“We treat it like an engineer’s first project out of college,” Mr. Purdum says. “It’s a great model to show students what industry is like.”
The engineering students watched video recordings of five dermatology faculty and five residents conducting total body skin exams on both a male and a female patient. They assessed the exam time, physician and subject movements, sequence of body parts evaluated and whether any body parts were missed. Using statistics, the students calculated the variability between the evaluations performed by each provider. The engineering students observed that the underside of the neck and armpits were frequently missed areas and considered that when designing the optimal order of the procedure.
After watching the videos a second time, the students proposed a more efficient and accurate technique to Dr. Miller and the dermatology residents.
“The proposed method was different from how I had been doing the exam,” says Dr. Helm. “Now I use the optimized way, and I feel like it has helped me to be a better clinician.”
Dr. Miller hopes to help prevent errors by teaching faculty, residents, and medical students the new technique. The next phase of the research will measure if that educational objective is successful.
“If we can save one life from skin cancer because we are doing the exam consistently well, then we’ve succeeded,” adds Dr. Miller.
L’Oréal Rewards Social Initiatives Led By Dermatologists at WCD
In partnership with the International League of Dermatological Societies (ILDS) and the 24th World Congress of Dermatology (WCD), L’Oréal announced the laureates of the third International Awards for Social Responsibility in Dermatology: “Caring to Inspire Skin Confidence.”
The program aims to reward social initiatives led by dermatologists, improving patients’ physical and psychological well-being, self-esteem, social integration, and skin health, and enabling patients to re-engage socially.
Brigitte Liberman, President of L’Oréal’s Active Cosmetics Division, says, “Social responsibility is a priority for L’Oréal and we are proud to partner with the ILDS and the WCD to reward iconic dermatologists having positive actions on people’s lives.”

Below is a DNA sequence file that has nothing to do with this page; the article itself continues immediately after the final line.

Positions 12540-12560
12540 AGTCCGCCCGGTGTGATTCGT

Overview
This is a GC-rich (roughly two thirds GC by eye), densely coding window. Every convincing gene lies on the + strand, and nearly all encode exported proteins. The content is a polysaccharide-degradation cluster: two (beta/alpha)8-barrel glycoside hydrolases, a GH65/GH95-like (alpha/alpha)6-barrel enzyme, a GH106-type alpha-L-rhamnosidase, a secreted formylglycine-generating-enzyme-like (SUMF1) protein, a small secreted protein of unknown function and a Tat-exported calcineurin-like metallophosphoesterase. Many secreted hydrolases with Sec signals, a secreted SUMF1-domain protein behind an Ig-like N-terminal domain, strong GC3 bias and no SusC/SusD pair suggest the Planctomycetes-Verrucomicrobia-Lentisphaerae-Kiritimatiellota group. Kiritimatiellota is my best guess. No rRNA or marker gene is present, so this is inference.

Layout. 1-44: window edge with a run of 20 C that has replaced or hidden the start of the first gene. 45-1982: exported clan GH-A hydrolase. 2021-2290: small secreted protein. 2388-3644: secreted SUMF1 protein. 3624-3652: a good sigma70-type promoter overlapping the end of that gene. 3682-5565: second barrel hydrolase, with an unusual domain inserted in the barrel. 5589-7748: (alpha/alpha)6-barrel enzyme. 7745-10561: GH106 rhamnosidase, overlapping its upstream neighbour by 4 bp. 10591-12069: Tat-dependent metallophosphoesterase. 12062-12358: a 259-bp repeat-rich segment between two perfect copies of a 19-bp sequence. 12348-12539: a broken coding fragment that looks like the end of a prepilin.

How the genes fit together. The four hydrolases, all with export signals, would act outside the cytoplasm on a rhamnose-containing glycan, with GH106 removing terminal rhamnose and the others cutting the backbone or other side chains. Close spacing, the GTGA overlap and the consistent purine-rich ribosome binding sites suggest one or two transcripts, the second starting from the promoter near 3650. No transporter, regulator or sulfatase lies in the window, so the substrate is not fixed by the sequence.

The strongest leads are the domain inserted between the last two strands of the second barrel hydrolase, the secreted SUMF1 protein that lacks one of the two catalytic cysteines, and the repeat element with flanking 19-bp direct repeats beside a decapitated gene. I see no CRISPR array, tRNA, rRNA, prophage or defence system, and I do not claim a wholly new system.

Professor Harvey Lui, President of the ILDS, adds, “Beyond the day-to-day activities of dermatologists in managing patients with skin issues, there is a vital social role, which is exemplified through our partnership for these awards and lies at the heart of the ILDS philosophy to promote skin health for the world.”
On-line reviews can be one-sided, as dermatologists may be limited in their abilities to respond due to HIPAA regulations. However, the best defense is a good offense, says Neal Bhatia, MD. He recommends partnering with patients and creating positive experiences that limit sub-prime experiences.
A total of 123 projects across the world were evaluated by a panel of experts. Dermatological projects fulfilling at least one of the following three categories were accepted for assessment: Prevention and education on skin health; Improved quality of life and self-esteem for people facing skin issues; and Access to care, coverage and surgery.
- For Africa & Middle East: Prof. Dalia Gamal Aly & Dr. Ragia Hany Weshahy from Egypt: For a Better Life after Burns
- For Asia: Dr. Sabina Bhattarai from Nepal - Dermatology Patient Care in Rural Nepal: Reaching the Unreached
- For Europe: Prof. Kathrin Giehl from Germany - Besonderhaut: Initiative for Children with Rare and Genetic Skin Diseases
- For North America: Dr. Mark Holzberg from the United States: Volunteer Dermatologist Dermatology Clinic for Atlanta’s Homeless at the Mercy Care Clinic at the Gateway Center
- For South & Central America: Dr. Carolina Reato Marçon from Brazil - Pró-Albino Program: Prevention, Diagnosis and Treatment of Actinic Skin Damage, Emotional Support and Social Inclusion in Albinism.
For videos of the 2019 awarded projects, visit inspireskinconfidence.com.